Follicular Lymphoma: Relapsed/Refractory

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Follicular Lymphoma: Relapsed/Refractory

The term “relapsed” refers to disease that reappears or grows again after a period of remission.

The term “refractory” is used to describe when the lymphoma does not respond to treatment or when the response to treatment does not last very long.

Although many patients go into a remission that lasts for years after their initial treatment, the disease can often return.

For patients who relapse or become refractory, second-line therapies (treatment given when initial therapy does not work or stops working) are often successful in providing another remission. Some patients who relapse do not need treatment right away, and an “active surveillance” (also known as “watch and wait” or “watchful waiting”) approach might be used. With this strategy, patients’ overall health and disease are monitored through regular checkup visits and various evaluating procedures, such as laboratory and imaging tests. Active treatment is started if the patient begins to develop lymphoma-related symptoms or there are signs that the disease is progressing based on testing during follow-up visits.

For those who need treatment, the same therapies used for newly diagnosed patients can often be used in patients with relapsed/refractory FL, but additional treatments are also available.

Treatment for relapsed/refractory FL is based on a patient’s age, overall health, symptoms, and the duration of remission from the last treatment they received. Chemotherapy, radiation, monoclonal antibodies, and chimeric antigen receptor (CAR) T cell therapy may be used to treat relapsed/refractory FL. Common second-line regimens include:

  • Axicabtagene ciloleucel (Yescarta)
  • Bendamustine (Treanda) with or without rituximab (Rituxan) or obinutuzumab (Gazyva)
  • Copanlisib (Aliqopa)
  • Fludarabine (Fludara) and rituximab (Rituxan)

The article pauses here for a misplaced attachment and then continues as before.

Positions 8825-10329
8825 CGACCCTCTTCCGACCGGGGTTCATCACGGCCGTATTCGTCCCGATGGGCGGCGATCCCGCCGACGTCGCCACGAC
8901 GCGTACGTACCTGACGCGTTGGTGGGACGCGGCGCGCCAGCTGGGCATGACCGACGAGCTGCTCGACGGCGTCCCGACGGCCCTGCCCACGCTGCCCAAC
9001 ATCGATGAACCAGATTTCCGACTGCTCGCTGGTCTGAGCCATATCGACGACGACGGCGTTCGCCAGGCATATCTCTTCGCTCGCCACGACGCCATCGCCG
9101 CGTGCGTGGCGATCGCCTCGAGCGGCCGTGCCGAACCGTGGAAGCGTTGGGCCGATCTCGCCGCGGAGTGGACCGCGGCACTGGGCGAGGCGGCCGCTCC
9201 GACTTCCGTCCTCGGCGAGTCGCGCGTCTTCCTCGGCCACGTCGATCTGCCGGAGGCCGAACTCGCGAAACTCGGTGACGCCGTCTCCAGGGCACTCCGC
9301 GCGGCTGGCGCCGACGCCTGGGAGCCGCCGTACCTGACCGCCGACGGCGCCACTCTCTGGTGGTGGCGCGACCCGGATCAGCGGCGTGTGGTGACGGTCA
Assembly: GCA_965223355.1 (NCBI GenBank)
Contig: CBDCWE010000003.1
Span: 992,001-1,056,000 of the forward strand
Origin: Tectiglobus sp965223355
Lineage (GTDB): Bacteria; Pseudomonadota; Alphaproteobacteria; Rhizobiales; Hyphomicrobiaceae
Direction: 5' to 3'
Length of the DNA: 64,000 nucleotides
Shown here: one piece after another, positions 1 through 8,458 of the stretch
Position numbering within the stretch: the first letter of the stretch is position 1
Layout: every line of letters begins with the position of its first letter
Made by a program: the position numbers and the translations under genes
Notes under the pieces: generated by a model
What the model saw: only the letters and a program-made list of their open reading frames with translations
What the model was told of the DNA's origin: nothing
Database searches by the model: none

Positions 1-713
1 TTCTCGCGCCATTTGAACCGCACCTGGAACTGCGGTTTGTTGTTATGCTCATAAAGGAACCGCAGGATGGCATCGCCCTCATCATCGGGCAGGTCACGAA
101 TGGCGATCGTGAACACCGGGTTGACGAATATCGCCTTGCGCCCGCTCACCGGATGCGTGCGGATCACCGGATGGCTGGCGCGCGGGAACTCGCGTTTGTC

• Idelalisib (Zydelig)
  • Lisocabtagene Maraleucel (liso-cel, Breyanzi)
  • R² – rituximab and lenalidomide (Rituxan and Revlimid)
  • R-CHOP (rituximab, cyclophosphamide, doxorubicin, vincristine, and prednisone)
  • R-CVP (rituximab, cyclophosphamide, vincristine, and prednisone)
  • R-FND (rituximab, fludarabine, mitoxantrone, and dexamethasone)
  • Rituximab
  • Rituximab and Hyaluronidase Human (Rituxan Hycela)
  • Tazemetostat (TAZVERIK)
  • Tisagenlecleucel (Kymriah)
  • Umbralisib (UKONIQ)

Although uncommon, radioimmunotherapy (RIT) using an agent such as yttrium-90 ibritumomab tiuxetan (Zevalin), which is a radioactive particle connected to an antibody that targets cancer cells, may also be used alone or in combination with chemotherapy to treat relapsed/refractory FL.

Bendamustine is approved for patients with indolent B-cell NHLs, like FL, whose disease is refractory to rituximab. Radiation therapy can be effective in some patients with relapsed/ refractory FL who have large tumors or disease symptoms. Often very low doses of radiation can be quite beneficial.

For some patients with relapsed/refractory FL, high-dose chemotherapy followed by stem cell transplantation may be an option.

To learn more about relapsed/refractory FL, download the Follicular Lymphoma – Relapsed / Refractory Fact Sheet.

See also:

Survey Opportunity for Follicular Lymphoma Patients: Our friends at Lymphoma Canada have developed a survey in order to learn more about follicular lymphoma patients and their experience with their treatment. Please click here to participate.